Commentators who assert revelation of a grand jury in federal court in Washington to investigate possible criminal wrong-doing is no big deal have a point. Technically, this is just one more step in the prosecutorial process, allowing for testimony under oath and subpoenas for documents. We already knew this investigation was no “hoax” and was anything but “fake” when Robert S. Mueller III assembled an all-star cast of 16 lawyers. That’s indicative of a major, serious investigation.

It bears repeating that no one as yet has been indicted, let alone convicted, of anything, and everyone, including the president, enjoys a presumption of innocence. However, in some practical and political ways the grand jury is a key milestone.

For one thing, when the grand jury starts taking testimony under oath from witnesses, we’ll have a good sense of where this is going. If the witnesses are largely or entirely people involved in Trump team members’ representations about their meetings with Russians, the decision to fire James B. Comey and the actions taken thereafter, we’ll know the emphasis is on possible obstruction of justice, lying to the FBI, lying or giving incomplete information to Congress, witness intimidation, etc. (In this regard, using a grand jury in Washington might also be seen as a step a prosecutor would take to prepare for indictments in the jurisdiction in which the alleged crimes were committed.)

Second, while prosecutors and court personnel cannot discuss the grand jury testimony, witnesses are free to do so absent a gag order. Expect a flood of leaks from those “with knowledge of the testimony.” These will likely come from witnesses/potential defendants and/or their attorneys, who will immediately claim the leaks came from the prosecutor and hence are illegal. (This is Defense Lawyering 101.)

The press will need to decide if and when this arises how to avoid being used in such fashion while providing the public with as much information as readily available. (“Sources close to the witnesses” or some such designation would seem to be the fairest approach.) However the leaks are spun, we’ll almost certainly hear a lot about what went on inside the grand jury room.

Third, for most witnesses, testifying before the grand jury is terrifying. Under normal rules (more about that in a moment) you cannot bring in your lawyer. A misstatement under oath may have dire consequences. This makes testifying in front of Congress look like a coffee klatch at Starbucks.


Fourth, if Mueller is investigating the president’s role, if any, in obstruction or other similar crimes, in all likelihood he would need to obtain Trump’s testimony. We have precedent from the Monica Lewinsky matter for a president to testify to a grand jury. In the case of President Bill Clinton, he was allowed to testify via closed-circuit TV. Trump would be obliged to appear although he might be able to work out the same arrangement that Clinton did whereby he was allowed to have his attorney present and take breaks to consult. (“Normally, grand jury witnesses, while not allowed to have attorneys in the grand jury room with them, can stop and consult with their attorneys. Under our arrangement today, your attorneys are here and present for consultation and you can break to consult with them as necessary,” the prosecutor conducting the questioning told Clinton in 1998.)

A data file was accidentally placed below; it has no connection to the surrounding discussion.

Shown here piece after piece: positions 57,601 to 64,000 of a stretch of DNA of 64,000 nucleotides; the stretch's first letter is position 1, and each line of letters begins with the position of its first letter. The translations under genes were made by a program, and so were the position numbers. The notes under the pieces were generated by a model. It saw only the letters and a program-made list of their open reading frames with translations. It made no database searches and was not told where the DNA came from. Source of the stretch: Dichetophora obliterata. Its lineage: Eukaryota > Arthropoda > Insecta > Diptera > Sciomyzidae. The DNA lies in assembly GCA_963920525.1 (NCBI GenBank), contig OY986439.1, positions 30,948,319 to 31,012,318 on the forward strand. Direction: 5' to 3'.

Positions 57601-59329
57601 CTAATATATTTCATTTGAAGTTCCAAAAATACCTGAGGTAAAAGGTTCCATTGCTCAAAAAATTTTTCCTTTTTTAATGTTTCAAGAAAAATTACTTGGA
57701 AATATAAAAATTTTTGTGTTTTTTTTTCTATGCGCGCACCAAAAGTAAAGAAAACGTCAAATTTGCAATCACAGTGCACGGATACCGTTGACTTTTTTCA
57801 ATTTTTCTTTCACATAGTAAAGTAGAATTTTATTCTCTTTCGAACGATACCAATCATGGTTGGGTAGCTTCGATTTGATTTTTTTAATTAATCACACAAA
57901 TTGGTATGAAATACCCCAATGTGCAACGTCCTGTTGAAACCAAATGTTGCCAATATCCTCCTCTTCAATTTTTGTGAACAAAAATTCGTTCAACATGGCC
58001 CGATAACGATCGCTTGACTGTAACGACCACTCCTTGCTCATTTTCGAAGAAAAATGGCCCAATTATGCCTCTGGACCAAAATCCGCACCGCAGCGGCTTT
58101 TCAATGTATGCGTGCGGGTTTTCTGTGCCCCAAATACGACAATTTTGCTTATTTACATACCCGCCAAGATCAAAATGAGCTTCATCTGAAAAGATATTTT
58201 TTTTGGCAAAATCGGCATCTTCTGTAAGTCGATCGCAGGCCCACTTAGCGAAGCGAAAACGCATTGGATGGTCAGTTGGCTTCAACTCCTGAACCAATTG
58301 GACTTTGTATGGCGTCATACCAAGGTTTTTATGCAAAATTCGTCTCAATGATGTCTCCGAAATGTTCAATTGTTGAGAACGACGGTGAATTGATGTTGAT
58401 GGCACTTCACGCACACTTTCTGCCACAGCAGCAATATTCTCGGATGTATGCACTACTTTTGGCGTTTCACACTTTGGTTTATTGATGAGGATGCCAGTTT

Trump would have the right to take the Fifth, but that would be an extraordinary event without historical precedent. And of course Trump’s previous declarations that people do not take the Fifth unless they have something to hide would come back to haunt him. (“The mob takes the Fifth Amendment,” Trump said during the campaign. “If you’re innocent, why are you taking the Fifth Amendment?”) That would have substantial political ramifications, to put it mildly.

Trump’s testimony, if he chose not to invoke the Fifth, would be his attorneys’ worst nightmare. Imagine trying to keep him from inadvertently giving prosecutors all the ammunition they would need. (Think about the Lester Holt interview when he freely admitted he had Russia on his mind when he fired Comey.)

If you are banking on Mueller indicting a sitting president you’re probably going to be disappointed regardless of where the facts lead. Mueller would be bound by the existing Justice Department opinion that a president cannot be indicted. (That leaves open options including naming him as an “unindicted co-conspirator” — to obstruct justice , for example — if there are other conspirators who could be prosecuted.)

All of that is down the road and will be determined by the evidence the special prosecutor’s team uncovers. However, with the grand jury plugging away, multiple witnesses including those who have an incentive to make deals with the prosecutor for testimony, the possibility of exceptionally serious consequences for the president have increased. Moreover, with clear warnings from Republicans against firing Mueller, Trump’s fate to a very large degree rests with Mueller. No wonder he is trying to smear and discredit him.

Jennifer Rubin is a columnist for The Washington Post.

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